The group of Prof. Dr. Ralf Erdmann at the Ruhr-Universität Bochum, Germany, discovered a connection of peroxisomal protein import and receptor export. In the Journal of Biological Chemistry, they disclosed that enzymes only get imported into certain cell organelles (peroxisomes) upon coupling of their import to the recycling of their transport protein (receptor).
Peroxisomes do not have their own DNA. Thus, all peroxisomal proteins are coded within the nucleus and imported into the peroxisome after their synthesis is completed. The Erdmann lab investigates this process in detail. Peroxisomes contain more than 50 various enzymes in total which e.g. decompose fatty acids and dispose hydrogen peroxide or plasmalogens, the main phospholipid of the white matter of the brain. A disruption of their function does not only cause severe metabolic disorders, it can even lead to death of newborns.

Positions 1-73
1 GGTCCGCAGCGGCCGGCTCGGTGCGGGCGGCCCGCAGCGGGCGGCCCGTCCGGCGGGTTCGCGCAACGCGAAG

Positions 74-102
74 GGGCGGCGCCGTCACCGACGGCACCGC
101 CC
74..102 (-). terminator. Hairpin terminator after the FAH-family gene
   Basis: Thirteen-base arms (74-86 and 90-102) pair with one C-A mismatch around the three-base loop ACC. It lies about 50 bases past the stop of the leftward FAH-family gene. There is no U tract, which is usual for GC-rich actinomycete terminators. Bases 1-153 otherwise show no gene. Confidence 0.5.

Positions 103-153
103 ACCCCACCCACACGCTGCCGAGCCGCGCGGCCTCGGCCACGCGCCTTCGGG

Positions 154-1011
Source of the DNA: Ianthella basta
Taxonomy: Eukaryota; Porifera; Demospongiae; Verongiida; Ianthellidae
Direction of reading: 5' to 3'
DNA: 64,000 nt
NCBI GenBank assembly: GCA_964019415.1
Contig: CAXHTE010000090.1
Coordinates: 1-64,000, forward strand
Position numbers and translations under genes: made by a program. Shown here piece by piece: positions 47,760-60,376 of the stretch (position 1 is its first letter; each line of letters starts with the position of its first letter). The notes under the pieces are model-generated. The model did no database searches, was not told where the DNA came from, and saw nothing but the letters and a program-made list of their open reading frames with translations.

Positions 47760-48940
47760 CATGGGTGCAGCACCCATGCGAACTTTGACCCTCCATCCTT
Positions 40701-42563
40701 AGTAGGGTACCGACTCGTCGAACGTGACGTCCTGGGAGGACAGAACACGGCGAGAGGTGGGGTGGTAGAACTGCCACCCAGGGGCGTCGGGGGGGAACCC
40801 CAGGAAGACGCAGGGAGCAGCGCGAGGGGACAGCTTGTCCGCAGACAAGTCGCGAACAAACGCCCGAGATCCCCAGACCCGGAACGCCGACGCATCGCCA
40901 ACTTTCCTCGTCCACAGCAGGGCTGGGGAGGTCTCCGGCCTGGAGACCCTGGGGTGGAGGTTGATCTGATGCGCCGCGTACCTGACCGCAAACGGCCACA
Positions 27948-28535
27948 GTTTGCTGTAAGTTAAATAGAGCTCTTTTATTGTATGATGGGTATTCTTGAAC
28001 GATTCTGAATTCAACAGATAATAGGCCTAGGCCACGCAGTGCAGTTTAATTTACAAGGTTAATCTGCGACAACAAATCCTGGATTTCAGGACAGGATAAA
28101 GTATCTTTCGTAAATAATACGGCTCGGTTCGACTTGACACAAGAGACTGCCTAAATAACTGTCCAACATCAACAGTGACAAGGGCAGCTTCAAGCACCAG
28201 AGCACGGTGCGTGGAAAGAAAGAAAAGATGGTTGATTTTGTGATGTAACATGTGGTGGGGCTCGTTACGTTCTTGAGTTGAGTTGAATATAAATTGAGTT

Dynamic receptors recognize and escort the enzymes destined for the peroxisome to the organelle where they attach to the membrane. Then the receptor-enzyme complex disassembles and the enzyme is transported across the peroxisomal membrane. Afterwards, the receptor is transported from the membrane back to the cytosol. This recycling is controlled by the attachment of the small protein ubiquitin to the receptor, which functions as an export signal.
The team of Prof. Dr. Ralf Erdmann studied a certain peroxisomal receptor, which consists of a targeting unit (Pex18p) and an enzyme-binding unit (Pex7p). The scientists discovered that ubiquitin modifies Pex18p in order to enable the receptor to return to the intracellular liquid. Only when the targeting unit of the receptor is exported from the membrane, the import of the cargo-loaded enzyme-binding unit takes place. This result supports the export-driven-import model, previously proposed by the Erdmann group.
Explore further: Vulnerability found in some drug-resistant bacteria
More information: W. Schliebs, W. Girzalsky, R. Erdmann (2010): Peroxisomal protein import and ERAD: variations on a common theme, Nature Reviews Molecular Cell Biology, doi: 10.1038/nrm3008